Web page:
Status: Development in progress
Atto was designed as a lightweight, accessible, in-house editor for Moodle. While it has arguably achieved all of these goals, it was written nearly a decade ago, uses deprecated technologies, and is difficult to maintain. In addition:
- Moodle lacks the dedicated, in-house, knowledge to maintain a rich text editor
Maintaining our own editor detracts from our core business goals of writing a kick-ass LMS to empower educators.
- The library we use to normalise content selection (Rangy) was abandoned shortly after we started to use it, and has a number of known issues that detract from the experience of using Atto.
- Many of the language features that Atto is based around were experimental at the time of its original writing and never made it to the browser specification. Their continued use is not advisable.
- Atto is fine for editing short content, but when editing larger, or more complex, content it becomes more challenging. In particular, the undo/redo are problematic, and image handling is tricky.
As with any problem, we have multiple solutions available - each has their own benefits and problems. To add to this, Moodle also has a number of restrictions which we place upon ourselves and which make any product selection more complex and/or prohibitive, in particular:
- Our plugin structure does not support files being parachuted into place. We have a strict plugin architecture which must be followed for community plugins to work.
- We do not use any server-side JS processing, such as WebPack. All of our JS is shipped with Moodle, or community Moodle plugins, as pre-compiled code ready for production. This prevents us from using any editor which tree-shakes code based on configuration, or whose APIs are mangled during their build process.
- We use our own Translation system (AMOS)
- We use our own dialogues, menu bars, and other UI features
Atto is not the only rich text editor available, and many other Open Source editors exist. These include editors like CKEditor, Tiny, and Quill. Others do exist but are not included here as they are opinionated in their design and/or abandoned. However, replacing Atto is not a trivial task.
Whilst this approach would work around the issues of finding alternatives to Rangy and the use of deprecated browser APIs, it would not solve the issues of breaking compatibility with all existing third-party plugins; however it can provide a wealth of existing functionality with years of dedicated research and development instead. In many cases the current Moodle plugins can be replaced with existing plugins, negating the need to develop them again for Moodle.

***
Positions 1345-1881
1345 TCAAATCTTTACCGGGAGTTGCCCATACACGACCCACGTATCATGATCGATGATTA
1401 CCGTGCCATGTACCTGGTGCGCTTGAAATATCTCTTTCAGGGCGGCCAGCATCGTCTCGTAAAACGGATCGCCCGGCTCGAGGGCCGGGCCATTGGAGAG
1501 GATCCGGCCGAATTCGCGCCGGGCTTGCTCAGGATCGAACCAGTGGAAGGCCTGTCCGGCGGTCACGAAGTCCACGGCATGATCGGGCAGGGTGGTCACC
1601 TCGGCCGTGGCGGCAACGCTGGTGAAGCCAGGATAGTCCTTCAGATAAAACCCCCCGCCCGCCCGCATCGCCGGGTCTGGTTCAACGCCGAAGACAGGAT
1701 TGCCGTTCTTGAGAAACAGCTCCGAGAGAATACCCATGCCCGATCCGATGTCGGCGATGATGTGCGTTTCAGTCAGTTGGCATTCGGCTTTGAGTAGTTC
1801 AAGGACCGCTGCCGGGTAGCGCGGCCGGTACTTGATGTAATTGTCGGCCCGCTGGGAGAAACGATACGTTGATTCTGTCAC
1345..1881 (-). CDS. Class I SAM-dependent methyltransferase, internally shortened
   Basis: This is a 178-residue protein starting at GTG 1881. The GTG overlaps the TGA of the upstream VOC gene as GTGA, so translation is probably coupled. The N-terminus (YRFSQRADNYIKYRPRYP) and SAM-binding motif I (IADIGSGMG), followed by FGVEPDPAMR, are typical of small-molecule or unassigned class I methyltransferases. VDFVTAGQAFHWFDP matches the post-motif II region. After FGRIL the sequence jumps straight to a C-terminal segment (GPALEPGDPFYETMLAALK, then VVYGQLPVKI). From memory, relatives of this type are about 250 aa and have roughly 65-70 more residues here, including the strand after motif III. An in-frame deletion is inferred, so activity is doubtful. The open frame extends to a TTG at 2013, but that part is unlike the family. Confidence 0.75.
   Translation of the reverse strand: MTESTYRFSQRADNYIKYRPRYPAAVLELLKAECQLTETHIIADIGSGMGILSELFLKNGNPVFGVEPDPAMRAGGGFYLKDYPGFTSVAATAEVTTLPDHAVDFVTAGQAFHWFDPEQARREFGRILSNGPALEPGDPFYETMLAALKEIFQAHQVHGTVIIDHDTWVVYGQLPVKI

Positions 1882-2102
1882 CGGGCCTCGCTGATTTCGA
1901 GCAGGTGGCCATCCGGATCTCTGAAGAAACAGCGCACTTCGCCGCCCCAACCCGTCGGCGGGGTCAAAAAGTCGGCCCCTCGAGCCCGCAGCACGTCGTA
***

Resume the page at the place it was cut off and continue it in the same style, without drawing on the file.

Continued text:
The limitations above immediately preclude the use of CKEditor 5, which requires WebPack, and tree shakes the entire platform. It would not be possible for third-party developers to write plugins for multiple versions of Moodle, and a new compilation step would be required, and could only run when all possible plugins are in place. Configuration would not be trivial.
QuillJS is an editor framework. Whilst it can provide an editor without any further configuration, to do anything more Moodle would need to create all interfaces using our own existing components and integrate these with the QuillJS APIs. This is closer to the Replace Atto approach, but with a well-supported underlying editor API. This approach would still require all of the current overheads of maintaining an editor, albeit without most of the more complex editor parts.
Tiny is a full-featured editor, which comes with a number of standard plugins which replace many of Atto’s standard features - these include standard formatting, font and colour selection, alignment and justification, undo/redo, word count, source-code viewing, table support, links, emojis, copy, and paste. Many of these features will work as-is for Moodle.
Some use the Tiny modal and form frameworks and we would have to decide whether to use these in Moodle, or to rewrite them using the standard Moodle interfaces. This decision would not have to be made immediately.
I looked at a number of other possible editors, but these were either opinionated in their choice of technology (for example jQuery, specific Bootstrap versions), or were abandoned.
If you are aware of other editors which meet these criterion, and you feel we should include them in this consideration *now* is the time to mention them.
Given the above analysis, we are currently looking at adopting Tiny version 6 as a replacement for Atto.